Hyundai i10 1.2 Premium SE
List price £13,110
Target Price £12,152
For several years the i10 has been the best city car. Once again it must prove its mettle.
Kia Picanto 1.25 MPi GT-Line
List price £12,450
Target Price £12,129
The previous Picanto didn’t win our praises, but this all-new model looks to be a far better package.
Suzuki Ignis 1.2 Dualjet 2WD SZ-T
List price £11,749
Target Price £11,222
The Ignis may look like a miniature SUV, but it’s actually cheaper than its city car rivals.
Ah, the good old days. But were they? You could argue that we’ve never had it better. Take city cars; in the past you doled out your money for one and in return received four wheels, a wheezy engine and a couple of doors with wind-up windows. That was your lot.
Not any more. For example, the new Kia Picanto has a relatively gutsy 83bhp 1.2-litre petrol engine and, in GT-Line trim, comes with electric front windows, air-con, alloy wheels and a sporty bodykit.
Then there’s the quirky Suzuki Ignis. Launched earlier this year, it’s a city car-cum-miniature SUV. You can even have it with four-wheel drive, although the version we have here is driven by its front wheels.
But the daddy of the class for the past few years has been Hyundai's i10. Good to drive, relatively roomy and luxuriantly appointed in range-topping Premium SE trim, it’s a fine buy, but is it about to be beaten?
What are they like to drive?
You don’t need loads of power in a city car – just an engine peppy enough to zip you away cleanly from traffic lights and with enough in reserve for the odd blast up the motorway. All three cars fulfil this brief, although there is a pecking order, with the Ignis easily the punchiest for acceleration and the hardest-pulling from low revs, allowing you to keep up with traffic without continually shifting gear. The Picanto and, even more so, the i10 make you work their engines a bit harder for the same turn of pace.
When you do, it’s immediately apparent that the Picanto’s engine is the gruffest-sounding, especially in the upper reaches of its rev range. It also has a less slick gearchange than the other two. The i10 actually has the same basic engine as the Picanto, but better sound deadening means it’s less intrusive, although the Ignis’s motor is the smoothest and sweetest-sounding.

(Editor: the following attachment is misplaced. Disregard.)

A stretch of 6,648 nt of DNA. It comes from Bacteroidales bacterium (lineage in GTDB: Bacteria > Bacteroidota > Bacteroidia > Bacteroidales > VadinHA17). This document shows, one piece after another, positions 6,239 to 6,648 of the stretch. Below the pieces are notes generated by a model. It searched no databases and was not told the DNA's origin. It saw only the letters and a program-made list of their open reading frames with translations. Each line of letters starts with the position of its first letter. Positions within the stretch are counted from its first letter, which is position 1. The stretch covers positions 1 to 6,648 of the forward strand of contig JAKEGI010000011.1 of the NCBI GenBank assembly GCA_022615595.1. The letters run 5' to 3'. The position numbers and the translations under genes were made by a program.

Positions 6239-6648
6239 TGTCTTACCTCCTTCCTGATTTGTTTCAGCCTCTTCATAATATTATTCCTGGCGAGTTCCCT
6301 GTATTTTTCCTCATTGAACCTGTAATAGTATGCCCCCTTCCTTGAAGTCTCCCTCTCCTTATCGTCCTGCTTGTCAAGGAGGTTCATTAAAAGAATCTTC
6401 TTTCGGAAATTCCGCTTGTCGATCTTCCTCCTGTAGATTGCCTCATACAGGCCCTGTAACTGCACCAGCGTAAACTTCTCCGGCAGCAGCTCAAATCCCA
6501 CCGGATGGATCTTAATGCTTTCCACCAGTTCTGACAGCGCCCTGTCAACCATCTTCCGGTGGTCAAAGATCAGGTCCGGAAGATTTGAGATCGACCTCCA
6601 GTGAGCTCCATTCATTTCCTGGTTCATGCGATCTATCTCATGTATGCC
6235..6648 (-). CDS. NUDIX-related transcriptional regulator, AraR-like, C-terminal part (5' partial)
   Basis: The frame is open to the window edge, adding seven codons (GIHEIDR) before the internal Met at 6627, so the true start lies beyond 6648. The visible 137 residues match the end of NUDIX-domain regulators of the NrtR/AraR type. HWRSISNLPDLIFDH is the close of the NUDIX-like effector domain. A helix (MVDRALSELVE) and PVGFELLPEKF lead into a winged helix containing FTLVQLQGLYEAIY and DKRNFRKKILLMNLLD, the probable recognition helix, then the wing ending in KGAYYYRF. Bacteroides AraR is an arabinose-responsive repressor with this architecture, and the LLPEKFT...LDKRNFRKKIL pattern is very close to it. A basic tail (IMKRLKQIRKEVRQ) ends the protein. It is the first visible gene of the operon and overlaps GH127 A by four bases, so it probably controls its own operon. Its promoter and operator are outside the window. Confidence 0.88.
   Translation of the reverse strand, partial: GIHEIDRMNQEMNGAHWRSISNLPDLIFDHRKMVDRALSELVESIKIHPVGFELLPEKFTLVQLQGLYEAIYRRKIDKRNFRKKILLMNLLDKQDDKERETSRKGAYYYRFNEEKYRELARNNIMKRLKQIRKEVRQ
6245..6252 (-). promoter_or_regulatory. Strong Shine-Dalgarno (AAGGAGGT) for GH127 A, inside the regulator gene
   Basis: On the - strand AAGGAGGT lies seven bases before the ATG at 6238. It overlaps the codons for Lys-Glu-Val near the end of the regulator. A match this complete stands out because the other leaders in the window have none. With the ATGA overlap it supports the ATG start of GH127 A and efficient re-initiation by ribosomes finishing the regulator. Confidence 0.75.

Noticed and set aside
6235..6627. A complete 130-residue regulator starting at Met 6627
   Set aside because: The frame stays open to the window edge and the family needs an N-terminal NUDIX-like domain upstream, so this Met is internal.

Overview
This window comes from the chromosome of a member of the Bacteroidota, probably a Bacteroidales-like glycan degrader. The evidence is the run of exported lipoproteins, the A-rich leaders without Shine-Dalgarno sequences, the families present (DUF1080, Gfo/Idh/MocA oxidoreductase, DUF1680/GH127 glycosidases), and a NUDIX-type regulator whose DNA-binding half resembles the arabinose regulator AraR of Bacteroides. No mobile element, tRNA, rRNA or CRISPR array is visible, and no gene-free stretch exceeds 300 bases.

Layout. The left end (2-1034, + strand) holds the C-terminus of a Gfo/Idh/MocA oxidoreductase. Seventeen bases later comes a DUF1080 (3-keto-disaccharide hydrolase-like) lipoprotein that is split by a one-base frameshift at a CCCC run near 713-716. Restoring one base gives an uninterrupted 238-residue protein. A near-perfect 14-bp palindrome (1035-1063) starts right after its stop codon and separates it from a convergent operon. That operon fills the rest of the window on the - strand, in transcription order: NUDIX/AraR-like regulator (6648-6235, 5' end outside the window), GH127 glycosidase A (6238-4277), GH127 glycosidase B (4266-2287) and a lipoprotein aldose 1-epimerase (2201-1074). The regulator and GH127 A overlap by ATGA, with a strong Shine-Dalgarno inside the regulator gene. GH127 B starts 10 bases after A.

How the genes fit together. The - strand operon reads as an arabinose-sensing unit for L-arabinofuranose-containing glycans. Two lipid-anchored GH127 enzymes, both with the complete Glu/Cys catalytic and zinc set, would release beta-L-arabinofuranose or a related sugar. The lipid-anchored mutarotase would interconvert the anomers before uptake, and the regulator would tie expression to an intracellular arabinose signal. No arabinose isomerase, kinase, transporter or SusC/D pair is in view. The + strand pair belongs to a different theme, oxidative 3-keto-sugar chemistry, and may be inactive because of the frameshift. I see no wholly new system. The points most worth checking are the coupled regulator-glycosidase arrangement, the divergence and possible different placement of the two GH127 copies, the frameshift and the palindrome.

Around town, the Ignis is quietest inside, but the amount of wind noise it generates at 70mph is irksome. At the same speed in the other two, you hear more engine thrum, but in the Picanto it’s the road noise that grates. The i10 is the most peaceful cruiser, suppressing both road and wind noise well.
The i10 is also the smoothest-riding. It isn’t perfect – it still jars over deeply scarred roads – but it absorbs smaller undulations well. The softer Ignis also deals well with smaller imperfections, but hit something sharp and it sends a violent thwack right through the car. The Picanto’s bigger wheels and firmer suspension mean it fidgets the most in town and at speed, although at least it doesn’t crash over potholes like the Ignis.
However, the Picanto’s stiffness helps in corners. By a whisker over the i10, it leans the least and grips the hardest. It also has the most accurate steering, which, despite not weighting up as progressively as we’d wish, lets you place the front of the car where you want it.
The i10 is almost as composed, but its steering is heavier and feels less natural as a result. However, it’s nowhere near as bad as the Ignis’s, which gives alarming kickback over mid-corner bumps and doesn’t self-centre properly on the way out of low-speed turns. The Ignis also sways about the most in corners and has the least grip.
That poor grip largely explains why the Ignis needs six metres more than its rivals to stop from 70mph. Its long brake pedal travel doesn’t give as much confidence as the firmer pedals in its rivals, either.
Page 1 of 5